TimsPhotography 101 - Episode 1: Why you should shoot RAW
Welcome my dear Steemian friends to a new series called: TimsPhotography 101!
As you know I am very enthused about photography and what started as an experiment turned into a profound passion. Steemit became the first place of my choice to share my work, simply because of the amazing community. Thanks to everybody. You are amazing!
I got many questions from you, such as: "How do you edit your pictures?" or "What camera do you use?". After some consideration, I came to the conclusion that not only I want to show you my photography but also my work process and tips and tricks. Therefore I started this new series in which I will explain a specific topic in each episode, starting today with choosing the right picture format.
Picture format, right! Shooting with the right format can be the missing part to your perfect shot! Trust me, I speak from experience and also got some nice examples for you. But first, let's have a look at the two most commonly used picture formats: JPEG and RAW.
JPEG stands for "Joint Photographic Experts Group." and is a popular image file that is mostly use to store photographs and save space. For every color there are used 8 bits. Since we have red, green and blue (RGB), it is possible to store (2^8)^3= 2^24 colours in the JPEG format. You took out your calucator? The result is 16,777,216! So many colors, amazing right? But that's not all, shooting in JPEG means the picture is being processed right within the camera itself. Settings and corrections such as white balance, noise reduction, sharpening, blacks and much more are being processed by the camera and can't be changed afterwards. There is almost no room left for editing the picture.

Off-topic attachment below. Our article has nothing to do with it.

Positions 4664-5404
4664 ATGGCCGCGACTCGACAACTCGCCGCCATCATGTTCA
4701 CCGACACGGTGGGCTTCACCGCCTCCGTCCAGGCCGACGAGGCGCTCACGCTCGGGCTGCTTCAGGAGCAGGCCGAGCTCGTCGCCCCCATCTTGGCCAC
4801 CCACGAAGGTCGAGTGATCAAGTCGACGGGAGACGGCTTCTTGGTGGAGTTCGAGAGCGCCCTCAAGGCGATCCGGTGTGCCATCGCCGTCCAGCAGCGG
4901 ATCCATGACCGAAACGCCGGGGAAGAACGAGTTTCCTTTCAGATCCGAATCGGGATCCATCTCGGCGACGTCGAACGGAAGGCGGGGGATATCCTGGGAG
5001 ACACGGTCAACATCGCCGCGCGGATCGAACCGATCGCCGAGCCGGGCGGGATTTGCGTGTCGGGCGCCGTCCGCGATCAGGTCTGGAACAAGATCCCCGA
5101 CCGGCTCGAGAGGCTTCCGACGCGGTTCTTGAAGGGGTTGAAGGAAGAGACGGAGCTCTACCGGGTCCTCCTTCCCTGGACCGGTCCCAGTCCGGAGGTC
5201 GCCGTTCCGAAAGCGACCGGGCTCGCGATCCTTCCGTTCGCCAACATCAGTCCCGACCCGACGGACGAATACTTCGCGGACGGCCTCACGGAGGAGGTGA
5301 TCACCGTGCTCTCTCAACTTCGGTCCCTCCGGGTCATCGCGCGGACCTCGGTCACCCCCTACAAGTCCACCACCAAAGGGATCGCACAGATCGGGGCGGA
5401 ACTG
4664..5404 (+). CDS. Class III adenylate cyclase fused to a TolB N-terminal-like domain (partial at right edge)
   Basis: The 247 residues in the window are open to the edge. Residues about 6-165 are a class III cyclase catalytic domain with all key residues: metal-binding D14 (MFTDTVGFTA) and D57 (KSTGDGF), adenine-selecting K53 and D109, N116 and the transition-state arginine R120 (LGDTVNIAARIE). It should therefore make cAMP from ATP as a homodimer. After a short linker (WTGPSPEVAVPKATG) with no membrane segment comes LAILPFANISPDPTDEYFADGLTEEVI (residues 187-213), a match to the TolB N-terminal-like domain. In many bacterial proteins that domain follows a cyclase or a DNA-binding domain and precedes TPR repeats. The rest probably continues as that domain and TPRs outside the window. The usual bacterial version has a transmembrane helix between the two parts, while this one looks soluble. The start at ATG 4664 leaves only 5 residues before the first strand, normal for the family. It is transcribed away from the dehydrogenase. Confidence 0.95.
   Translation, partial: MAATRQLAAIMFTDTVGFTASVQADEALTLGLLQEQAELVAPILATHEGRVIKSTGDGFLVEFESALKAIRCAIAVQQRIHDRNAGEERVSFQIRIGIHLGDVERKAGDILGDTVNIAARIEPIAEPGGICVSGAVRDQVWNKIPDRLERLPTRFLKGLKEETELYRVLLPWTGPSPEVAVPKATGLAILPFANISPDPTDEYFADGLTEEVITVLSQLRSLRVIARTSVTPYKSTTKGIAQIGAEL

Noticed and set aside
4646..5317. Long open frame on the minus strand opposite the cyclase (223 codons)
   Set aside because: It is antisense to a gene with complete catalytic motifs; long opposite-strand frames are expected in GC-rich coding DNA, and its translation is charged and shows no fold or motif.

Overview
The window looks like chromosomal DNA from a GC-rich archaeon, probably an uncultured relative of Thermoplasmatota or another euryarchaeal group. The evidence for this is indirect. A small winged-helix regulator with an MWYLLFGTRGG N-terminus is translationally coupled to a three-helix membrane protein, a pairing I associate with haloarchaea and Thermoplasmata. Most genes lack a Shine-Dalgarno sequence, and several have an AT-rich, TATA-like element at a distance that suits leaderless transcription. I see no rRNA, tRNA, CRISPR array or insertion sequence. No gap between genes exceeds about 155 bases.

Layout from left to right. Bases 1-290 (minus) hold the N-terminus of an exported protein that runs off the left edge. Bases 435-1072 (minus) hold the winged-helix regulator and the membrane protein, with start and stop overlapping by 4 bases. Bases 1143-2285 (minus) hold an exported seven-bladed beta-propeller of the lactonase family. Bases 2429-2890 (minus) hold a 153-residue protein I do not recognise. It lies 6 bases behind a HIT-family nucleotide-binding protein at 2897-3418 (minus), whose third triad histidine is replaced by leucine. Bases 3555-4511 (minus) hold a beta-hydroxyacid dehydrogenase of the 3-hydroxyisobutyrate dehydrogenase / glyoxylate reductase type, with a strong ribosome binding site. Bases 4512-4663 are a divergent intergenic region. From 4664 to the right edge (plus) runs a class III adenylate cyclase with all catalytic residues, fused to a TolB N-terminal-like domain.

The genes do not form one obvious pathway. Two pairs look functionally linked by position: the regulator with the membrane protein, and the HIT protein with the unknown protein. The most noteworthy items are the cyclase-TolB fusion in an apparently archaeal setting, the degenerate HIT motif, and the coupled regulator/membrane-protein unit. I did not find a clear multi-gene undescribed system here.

Let's have a look at this picture for instance. It represents the JPEG shot of the mountains I took in Austria. It was cold and I was in a hurry. I didn't have enough time to play with the perfect settings and as you can see, the result is poorly.
Here is the exact same shot in RAW. Note that the camera settings were the same. Exposure and aperture were not changed.
So while JPEG shots are processed and compressed, RAW files are uncompressed and unprocessed! Quite simple, right? Let's get back to the bits depth. Depending on your camera model you will have either 12 or 14 bits! What does it mean? In the example above with 8 bits we saw that we have around 16,77 millions different tones. In RAW we have (2^12)^3 or (2^14)^3 which results in 68.7 billion or 4.4 trillion different tones! From millions to billions or even trillions, insane! (Hope our market cap will grow the same way). Since RAW files are unprocessed you will notice they are pretty flat in their colors. That's not a problem since we can edit them as we wish! We can change the white balance, blacks, saturation...we can change everything we want! And the best thing is we can save the file and edit it later again.
The camera saves much more information about the scene and due to the nature of uncompressed files the images are much larger than JPEG.
The reason why I shoot in RAW is that I have the freedom to edit my pictures afterwards and save as much information as I can. You get an overall better picture quality because the picture is uncompressed and has less artifacts. If however your memory card is low on space I recommend you to shoot in JPEG. Also take into account that if you want to take rapidly shots, your camera will be faster in shooting JPEG. JPEG for sure offers also a great picture quality and in fact I upload my pictures in JPEG. But shooting, saving and editing them always happens in RAW.
Hope this helped you and you show me your photographs! Don't forget to coin the MyPictureDay photography contest and win big prizes!.